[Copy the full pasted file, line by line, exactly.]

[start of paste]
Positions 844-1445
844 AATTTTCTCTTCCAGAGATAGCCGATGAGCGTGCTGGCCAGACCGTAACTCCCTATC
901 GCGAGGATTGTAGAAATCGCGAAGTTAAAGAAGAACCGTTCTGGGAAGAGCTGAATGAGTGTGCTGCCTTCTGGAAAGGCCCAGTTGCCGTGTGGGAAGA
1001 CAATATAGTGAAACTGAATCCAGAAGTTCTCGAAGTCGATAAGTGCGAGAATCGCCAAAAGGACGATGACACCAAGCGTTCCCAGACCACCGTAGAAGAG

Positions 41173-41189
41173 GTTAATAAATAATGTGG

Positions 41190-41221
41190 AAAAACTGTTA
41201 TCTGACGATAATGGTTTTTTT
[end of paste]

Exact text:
Positions 844-1445
844 AATTTTCTCTTCCAGAGATAGCCGATGAGCGTGCTGGCCAGACCGTAACTCCCTATC
901 GCGAGGATTGTAGAAATCGCGAAGTTAAAGAAGAACCGTTCTGGGAAGAGCTGAATGAGTGTGCTGCCTTCTGGAAAGGCCCAGTTGCCGTGTGGGAAGA
1001 CAATATAGTGAAACTGAATCCAGAAGTTCTCGAAGTCGATAAGTGCGAGAATCGCCAAAAGGACGATGACACCAAGCGTTCCCAGACCACCGTAGAAGAG

Positions 41173-41189
41173 GTTAATAAATAATGTGG

Positions 41190-41221
41190 AAAAACTGTTA
41201 TCTGACGATAATGGTTTTTTT